Quote from: gil on April 03, 2017, 03:31:11 PM
What are they thinking?

They're just catering to what their customers want. Hams like us that trek beyond the park bench are in the minority, most of them are not concerned at all with the ability to operate truly portable for more than a few hours at most before heading back to the shack....... fancy bells and whistles sell lots of radios, low current draw sells far fewer radios.
Yeah, what Gil said. :-)

None of the "big three" -Yeacomwood - make anything that I would consider suitable for low power portable work, as Gil said, all those bells and whistles suck up huge amounts of current before you've even had a chance to transmit. I'll stick with my Elecrafts and my MTR that both sip electrons at an infinitesimally tiny rate compared to anything from the big three.
Net Activity / Re: Preppers Calling Frequency.
February 23, 2017, 08:37:54 AM
Quote from: gil on February 23, 2017, 06:45:54 AM
QuoteNo 40 meter phone from the continental US below 7.125

Darn. Well, I really want a frequency that can be used with all modes from anywhere. Back to the drawing board, but we stay on 40m. Too bad because some small CW rigs won't go as high as 7125.


I'm not sure such a frequency legally exists. I don't have a band chart in front of me so I'm just going off of my feeble memory but; it clearly can't be in the CW sub-band as obviously CW is the only allowed emission; it also can't be in the CW/Digital sub-band as phone isn't allowed there; and finally I don't think it can't be in the phone sub-band as I believe digital is not allowed there (correct me if I'm wrong). Fortunately CW is the wild card since it is allowed everywhere on all bands but I'm not sure there's a spot where phone and digital are both allowed.
Morse Code / Re: The best way to learn Morse code.
February 17, 2017, 12:57:21 PM

Good tips MaryAnn, thanks for sharing.

Quote from: MaryAnn on February 17, 2017, 12:10:17 PM

One last thought:  I don't understand it, but some folks just don't like CW.  Sometimes I wonder if CW is just so foreign to them that they can't even spell it... ;)   

MaryAnn, NS7X         

Some folks don't like CW!?!?  :o 

I suppose I was one of those folks many years ago, I barely learned just enough code to squeak by on the 5 WPM test to get my General ticket and beyond passing the test I had zero interest what so ever in CW, my interest was phone and digital. Fast forward a few years and me being a very technical minded person who likes to build stuff, I kept noticing all these cool QRP kits available for what seemed to be bargain prices. But alas they were almost exclusively CW only rigs and of course I had no interest in annoying dits and dahs............. or did I? 8)  I made a half hearted attempt to re-learn code but my interest was short lived. A few years later I read an article by none other than RadioRay of this forum that re-sparked my interest in CW, this time I buckled down and really dedicated some time towards learning code and it started to get relatively easy in short time. I started making QSO's on the air and suddenly my proficiency skyrocketed because I was having fun while learning which made the whole process completely painless. I started building QRP kits and the rest is history, I haven't transmitted a phone signal on amateur radio bands in many years and in fact I only own a single HF rig that will even do phone, an old Icom 735 that is buried in a desk drawer somewhere in my shack.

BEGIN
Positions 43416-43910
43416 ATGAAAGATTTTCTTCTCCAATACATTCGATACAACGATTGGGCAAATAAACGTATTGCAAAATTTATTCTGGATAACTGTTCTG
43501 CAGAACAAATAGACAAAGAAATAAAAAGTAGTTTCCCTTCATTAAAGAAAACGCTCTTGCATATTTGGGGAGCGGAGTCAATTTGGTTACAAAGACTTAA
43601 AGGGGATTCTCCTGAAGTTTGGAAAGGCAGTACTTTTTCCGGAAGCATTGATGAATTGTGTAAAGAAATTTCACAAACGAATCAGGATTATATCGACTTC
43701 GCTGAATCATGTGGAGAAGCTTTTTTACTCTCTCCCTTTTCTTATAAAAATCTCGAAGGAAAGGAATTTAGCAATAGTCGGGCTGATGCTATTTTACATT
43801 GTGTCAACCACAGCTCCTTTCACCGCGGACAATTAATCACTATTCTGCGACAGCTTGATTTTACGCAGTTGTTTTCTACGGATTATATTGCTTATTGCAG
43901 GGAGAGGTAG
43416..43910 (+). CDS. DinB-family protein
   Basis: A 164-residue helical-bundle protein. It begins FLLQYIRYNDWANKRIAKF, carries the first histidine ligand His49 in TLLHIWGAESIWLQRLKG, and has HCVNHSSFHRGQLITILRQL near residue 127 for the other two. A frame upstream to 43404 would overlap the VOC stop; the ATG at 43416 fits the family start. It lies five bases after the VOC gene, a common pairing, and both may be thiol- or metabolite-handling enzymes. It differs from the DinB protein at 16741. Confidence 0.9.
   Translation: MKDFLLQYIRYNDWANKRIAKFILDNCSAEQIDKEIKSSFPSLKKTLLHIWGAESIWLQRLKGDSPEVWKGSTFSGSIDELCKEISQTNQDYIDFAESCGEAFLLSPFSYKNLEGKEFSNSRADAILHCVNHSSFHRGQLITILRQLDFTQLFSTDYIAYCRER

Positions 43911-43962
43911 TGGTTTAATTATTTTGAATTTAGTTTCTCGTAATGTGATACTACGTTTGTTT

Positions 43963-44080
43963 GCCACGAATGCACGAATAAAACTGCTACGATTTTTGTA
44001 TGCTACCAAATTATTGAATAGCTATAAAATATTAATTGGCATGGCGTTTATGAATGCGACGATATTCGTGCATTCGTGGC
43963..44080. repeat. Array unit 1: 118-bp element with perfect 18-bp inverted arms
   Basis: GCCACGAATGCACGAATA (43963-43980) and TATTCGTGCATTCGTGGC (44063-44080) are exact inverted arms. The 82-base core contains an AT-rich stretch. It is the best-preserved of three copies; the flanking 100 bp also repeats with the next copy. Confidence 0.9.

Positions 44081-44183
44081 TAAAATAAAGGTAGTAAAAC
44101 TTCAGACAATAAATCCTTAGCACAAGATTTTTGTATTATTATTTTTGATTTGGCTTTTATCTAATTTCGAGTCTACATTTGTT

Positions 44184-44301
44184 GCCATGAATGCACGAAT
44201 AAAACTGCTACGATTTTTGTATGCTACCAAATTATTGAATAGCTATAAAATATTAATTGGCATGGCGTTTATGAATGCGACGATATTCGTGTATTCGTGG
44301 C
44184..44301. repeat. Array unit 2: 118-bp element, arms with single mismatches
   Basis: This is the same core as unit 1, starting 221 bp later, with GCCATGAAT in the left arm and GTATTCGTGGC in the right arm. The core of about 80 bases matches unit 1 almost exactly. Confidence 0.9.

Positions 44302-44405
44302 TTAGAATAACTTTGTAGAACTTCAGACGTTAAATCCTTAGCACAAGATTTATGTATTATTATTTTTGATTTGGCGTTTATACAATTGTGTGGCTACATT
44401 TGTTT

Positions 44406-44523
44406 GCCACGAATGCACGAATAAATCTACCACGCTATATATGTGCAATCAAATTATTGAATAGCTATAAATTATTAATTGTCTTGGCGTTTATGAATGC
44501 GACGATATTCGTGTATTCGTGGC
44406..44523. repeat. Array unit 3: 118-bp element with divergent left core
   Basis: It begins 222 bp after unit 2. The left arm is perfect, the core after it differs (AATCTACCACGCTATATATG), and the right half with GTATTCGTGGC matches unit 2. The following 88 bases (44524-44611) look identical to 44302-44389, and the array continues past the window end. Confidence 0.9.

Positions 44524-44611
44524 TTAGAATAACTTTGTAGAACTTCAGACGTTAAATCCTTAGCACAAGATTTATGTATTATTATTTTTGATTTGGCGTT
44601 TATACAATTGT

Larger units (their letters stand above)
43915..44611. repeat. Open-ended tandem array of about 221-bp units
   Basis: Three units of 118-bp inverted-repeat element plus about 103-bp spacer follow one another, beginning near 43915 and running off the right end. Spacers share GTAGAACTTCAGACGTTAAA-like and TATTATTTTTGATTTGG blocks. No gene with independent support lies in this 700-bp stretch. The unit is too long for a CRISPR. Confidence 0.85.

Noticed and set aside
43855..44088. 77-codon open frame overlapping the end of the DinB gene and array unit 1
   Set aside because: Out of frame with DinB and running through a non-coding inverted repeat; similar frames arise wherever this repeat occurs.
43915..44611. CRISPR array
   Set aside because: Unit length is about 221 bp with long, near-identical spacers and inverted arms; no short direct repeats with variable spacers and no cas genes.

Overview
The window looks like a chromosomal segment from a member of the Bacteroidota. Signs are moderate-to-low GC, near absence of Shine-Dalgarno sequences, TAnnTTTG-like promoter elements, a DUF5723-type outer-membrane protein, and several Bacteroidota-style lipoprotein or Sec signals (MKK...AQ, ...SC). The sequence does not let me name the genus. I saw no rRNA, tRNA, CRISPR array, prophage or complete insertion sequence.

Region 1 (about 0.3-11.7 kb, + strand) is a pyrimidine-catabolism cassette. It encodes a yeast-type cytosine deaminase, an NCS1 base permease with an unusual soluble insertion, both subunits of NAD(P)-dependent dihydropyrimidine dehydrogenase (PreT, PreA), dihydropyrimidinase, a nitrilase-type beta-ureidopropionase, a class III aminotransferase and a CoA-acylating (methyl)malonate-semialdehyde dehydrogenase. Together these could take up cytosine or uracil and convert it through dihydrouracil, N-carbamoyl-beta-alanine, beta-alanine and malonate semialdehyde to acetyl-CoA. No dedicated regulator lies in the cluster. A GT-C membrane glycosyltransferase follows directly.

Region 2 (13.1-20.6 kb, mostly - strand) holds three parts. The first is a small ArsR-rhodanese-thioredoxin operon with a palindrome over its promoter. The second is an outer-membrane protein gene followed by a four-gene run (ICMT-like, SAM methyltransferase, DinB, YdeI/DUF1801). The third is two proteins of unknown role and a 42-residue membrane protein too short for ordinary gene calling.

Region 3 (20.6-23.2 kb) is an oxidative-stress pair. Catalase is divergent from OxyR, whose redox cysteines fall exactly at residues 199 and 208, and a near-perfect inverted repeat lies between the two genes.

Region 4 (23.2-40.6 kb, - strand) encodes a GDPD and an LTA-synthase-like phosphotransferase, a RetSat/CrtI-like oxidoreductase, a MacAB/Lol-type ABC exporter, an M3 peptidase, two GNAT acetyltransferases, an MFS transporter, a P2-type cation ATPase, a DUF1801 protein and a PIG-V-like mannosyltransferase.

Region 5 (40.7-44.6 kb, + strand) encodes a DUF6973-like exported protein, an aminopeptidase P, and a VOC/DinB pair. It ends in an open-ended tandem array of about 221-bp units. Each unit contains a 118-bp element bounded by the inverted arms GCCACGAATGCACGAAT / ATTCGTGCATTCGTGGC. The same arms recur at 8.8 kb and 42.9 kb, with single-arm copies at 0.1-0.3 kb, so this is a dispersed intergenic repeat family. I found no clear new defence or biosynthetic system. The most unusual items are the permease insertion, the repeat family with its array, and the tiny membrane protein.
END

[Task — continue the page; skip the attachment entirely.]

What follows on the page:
Net Activity / Re: Preppers Calling Frequency.
February 16, 2017, 09:17:49 AM
I agree wholeheartedly that it should be on 40 meters, 80 meters and lower requires a huge antenna and propagation is not consistent enough above 40 meters. One disadvantage to 7.100 MHz is that none of the crystal controlled micro rigs work there, but then I'm biased towards CW. Of coarse it's sort of a chicken and egg situation; if the frequency becomes well established and popular, more rock bound rigs will be built/sold for that frequency.
General Discussion / Re: Ham Radio ABC's for Preppers
February 15, 2017, 09:51:07 PM
Quote from: MaryAnn on February 15, 2017, 07:07:25 PM

Is there a difference between a survivalist and a Prepper?

I would say not but I suppose it's just semantics.

Quote from: MaryAnn on February 15, 2017, 07:07:25 PM

On HF cw, is there a Prepper calling frequency (such as: up 60 kHz from the bottom of the band)?  HF phone?  Are there any HF Prepper nets?

None that I'm aware of. What several of us here on the forum have done is set up semi-regular skeds with other members. In doing so we discover what band works best at what time of day during what season etc. Most of us use CW at QRP levels but there may have been others using other modes. Hence my previous comment on folks buying a radio, tossing it in with the supplies never to see the light of day until it's needed; without a knowledge base, experience, and skill your chances of successfully using amateur radio when needed is slim to none. Of course this is true of the majority of supplies, tools, gadgets, etc. that lots of folks stockpile........ skill trumps equipment almost every time.
General Discussion / Re: Ham Radio ABC's for Preppers
February 14, 2017, 09:00:29 AM
The two biggest mistakes I see most preppers making in this area are;

1. As Gil mentioned, current, current, current. In a real SHTF situation power will be a very precious and limited commodity, extremely low current draw should be of the utmost priority.

2. Passing a Technician test, buying a couple of handhelds's, tossing them in a go bag, and then forgetting about it is a huge waste of resources. If you don't have the skill that comes from regular use, amateur radio will be of practically no use when the SHTF.
Morse Code / Re: KX1 Discontinued.
February 14, 2017, 08:36:38 AM
Sad news indeed, I love my Elecrafts. My KX1 already has all the available options but there are several options for my K2 that I've just been waiting to order "someday", looks like I better make that day pretty soon.

I'm like you Gil, the K3 line just doesn't excite me. No doubt they're a great performing rig but the reason I love my Elecrafts is because they're high performance, full featured radios that I got to build at the component level......... slapping pre-populated boards into a chassis and screwing the covers on is not a kit in my opinion.